French anti-terrorism police hunt man who stabbed soldier
French anti-terrorism investigators are hunting for a bearded man who was reported to have been praying before he stabbed a French soldier outside a busy train terminal.
The man, described as tall and athletic, was spotted on CCTV at the station underneath the business district at La Défense just before the attack on Private First Class Cédric Cordier. The 25-year-old was stabbed in the neck with a knife or box cutter as he patrolled the shopping concourse on Saturday evening. The suspect fled the area after the incident but detectives said they had obtained “high quality images” of him.
“The photos were shown to the two other soldiers who were patrolling with the victim and to four witnesses to the aggression,” an official source told Le Parisien newspaper. “They recognised the attacker.”
Anti-terrorism officers were going through their records of Islamic fundamentalist groups to try to identify the assailant, the paper reported.
Another source told Le Parisien that the attacker had stopped to pray before stabbing Cordier.
“He was filmed in the process of praying near where the attack happened. After the attack we see him leave the La Défense business centre. A bag that he was carrying was found on the first floor of the centre,” the paper claimed.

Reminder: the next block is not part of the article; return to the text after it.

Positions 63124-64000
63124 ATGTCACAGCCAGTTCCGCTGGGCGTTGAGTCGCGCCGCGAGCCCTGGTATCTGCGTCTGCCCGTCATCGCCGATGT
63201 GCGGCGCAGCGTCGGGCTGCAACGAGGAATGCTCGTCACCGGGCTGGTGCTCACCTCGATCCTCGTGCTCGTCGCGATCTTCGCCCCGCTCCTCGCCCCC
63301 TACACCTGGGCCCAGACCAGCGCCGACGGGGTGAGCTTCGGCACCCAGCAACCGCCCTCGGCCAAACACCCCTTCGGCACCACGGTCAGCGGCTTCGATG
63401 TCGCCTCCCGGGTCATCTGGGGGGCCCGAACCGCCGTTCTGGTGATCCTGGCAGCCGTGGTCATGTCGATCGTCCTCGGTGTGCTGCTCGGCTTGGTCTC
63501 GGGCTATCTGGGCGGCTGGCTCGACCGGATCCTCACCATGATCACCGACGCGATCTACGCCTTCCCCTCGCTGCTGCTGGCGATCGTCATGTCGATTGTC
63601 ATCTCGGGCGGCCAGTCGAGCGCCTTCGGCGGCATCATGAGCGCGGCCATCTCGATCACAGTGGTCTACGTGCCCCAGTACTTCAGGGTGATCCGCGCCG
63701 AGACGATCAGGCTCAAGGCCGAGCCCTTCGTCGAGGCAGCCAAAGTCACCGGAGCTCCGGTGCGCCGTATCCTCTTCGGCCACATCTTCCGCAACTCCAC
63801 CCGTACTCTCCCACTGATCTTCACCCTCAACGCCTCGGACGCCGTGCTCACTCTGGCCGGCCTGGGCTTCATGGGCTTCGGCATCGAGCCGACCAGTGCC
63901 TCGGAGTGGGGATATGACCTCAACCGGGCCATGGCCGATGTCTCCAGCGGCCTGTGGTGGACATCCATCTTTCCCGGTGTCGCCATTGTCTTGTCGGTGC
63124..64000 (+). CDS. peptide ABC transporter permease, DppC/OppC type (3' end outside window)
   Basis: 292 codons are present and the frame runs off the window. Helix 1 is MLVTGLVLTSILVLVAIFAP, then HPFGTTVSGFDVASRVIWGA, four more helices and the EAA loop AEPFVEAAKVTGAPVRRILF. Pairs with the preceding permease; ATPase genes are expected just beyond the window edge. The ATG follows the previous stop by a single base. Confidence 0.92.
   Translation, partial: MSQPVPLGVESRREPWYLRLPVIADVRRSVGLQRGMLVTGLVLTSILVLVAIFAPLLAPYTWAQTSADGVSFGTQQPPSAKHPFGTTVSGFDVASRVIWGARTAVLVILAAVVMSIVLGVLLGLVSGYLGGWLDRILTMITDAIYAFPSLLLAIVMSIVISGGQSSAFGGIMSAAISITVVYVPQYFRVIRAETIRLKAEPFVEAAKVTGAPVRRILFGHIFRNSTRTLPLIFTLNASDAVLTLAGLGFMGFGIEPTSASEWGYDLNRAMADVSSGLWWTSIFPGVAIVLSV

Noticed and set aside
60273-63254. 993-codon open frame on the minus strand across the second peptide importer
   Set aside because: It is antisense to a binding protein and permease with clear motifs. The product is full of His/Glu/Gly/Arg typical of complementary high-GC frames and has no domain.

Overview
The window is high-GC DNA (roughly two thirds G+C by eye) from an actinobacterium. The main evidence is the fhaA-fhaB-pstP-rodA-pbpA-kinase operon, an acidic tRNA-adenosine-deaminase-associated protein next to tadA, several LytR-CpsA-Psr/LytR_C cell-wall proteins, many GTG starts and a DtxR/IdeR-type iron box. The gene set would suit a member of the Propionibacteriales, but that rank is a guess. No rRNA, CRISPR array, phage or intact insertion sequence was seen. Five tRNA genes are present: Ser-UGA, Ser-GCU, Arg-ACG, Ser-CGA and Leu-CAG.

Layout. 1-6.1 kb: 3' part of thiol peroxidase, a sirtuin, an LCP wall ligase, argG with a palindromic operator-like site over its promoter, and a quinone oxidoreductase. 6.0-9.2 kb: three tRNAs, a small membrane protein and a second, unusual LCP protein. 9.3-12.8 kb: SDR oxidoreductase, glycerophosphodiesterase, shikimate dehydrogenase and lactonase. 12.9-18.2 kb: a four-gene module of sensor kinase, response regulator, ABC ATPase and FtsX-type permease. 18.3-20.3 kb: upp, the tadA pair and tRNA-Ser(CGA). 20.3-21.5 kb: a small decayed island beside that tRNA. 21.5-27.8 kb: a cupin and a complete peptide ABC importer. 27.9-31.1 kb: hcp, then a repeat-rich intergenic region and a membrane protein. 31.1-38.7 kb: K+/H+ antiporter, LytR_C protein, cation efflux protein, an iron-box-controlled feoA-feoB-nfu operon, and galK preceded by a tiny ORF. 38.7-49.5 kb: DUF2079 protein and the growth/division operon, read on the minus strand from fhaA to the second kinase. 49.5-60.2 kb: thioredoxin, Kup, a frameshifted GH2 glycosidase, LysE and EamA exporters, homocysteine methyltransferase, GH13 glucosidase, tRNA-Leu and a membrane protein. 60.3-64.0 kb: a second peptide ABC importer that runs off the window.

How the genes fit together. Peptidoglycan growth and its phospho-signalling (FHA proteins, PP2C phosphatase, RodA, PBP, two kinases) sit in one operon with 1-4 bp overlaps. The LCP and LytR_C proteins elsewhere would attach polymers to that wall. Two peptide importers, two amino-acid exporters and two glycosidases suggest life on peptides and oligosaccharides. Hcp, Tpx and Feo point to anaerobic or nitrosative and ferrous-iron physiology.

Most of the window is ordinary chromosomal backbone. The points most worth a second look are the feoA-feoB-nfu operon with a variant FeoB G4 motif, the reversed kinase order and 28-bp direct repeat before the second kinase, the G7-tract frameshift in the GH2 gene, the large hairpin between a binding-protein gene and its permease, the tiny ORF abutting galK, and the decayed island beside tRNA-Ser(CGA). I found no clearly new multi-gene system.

Inside the bag, police found a pullover, a knife in a case, a second, empty knife case, and a bottle of orange juice that had been opened.
“All of the objects have been tested for DNA,” he told Le Parisien.
Cordier left hospital on Monday morning, but is said to be traumatised by the attack, carried out three days after British soldier Lee Rigby was hacked to death by two men in Woolwich, south-east London.
Until now French ministers and officials have insisted there is no evidence of a link between the London and Paris attacks.
Manuel Valls, the French interior minister, said there were elements that had led investigators to believe the attack on Cordier could be an act of terrorism and that police were now pursuing serious leads.
France has been on high alert since its military operation to drive Islamic extremists out of Mali began in January, sparking threats of reprisals from the North African branch of al-Qaida.
On 7 May, a gendarme in the Isère region was injured after a man entered a gendarmerie and pulled out a knife shouting “Allah is great” before stabbing the officer three times in the neck, the forearm and the leg. The attacker, reported to have recently returned from a pilgrimage to Mecca, was shot in the legs and taken to hospital and is under investigation for attempted murder.
Detectives allegedly found Islamic fundamentalist literature at his home.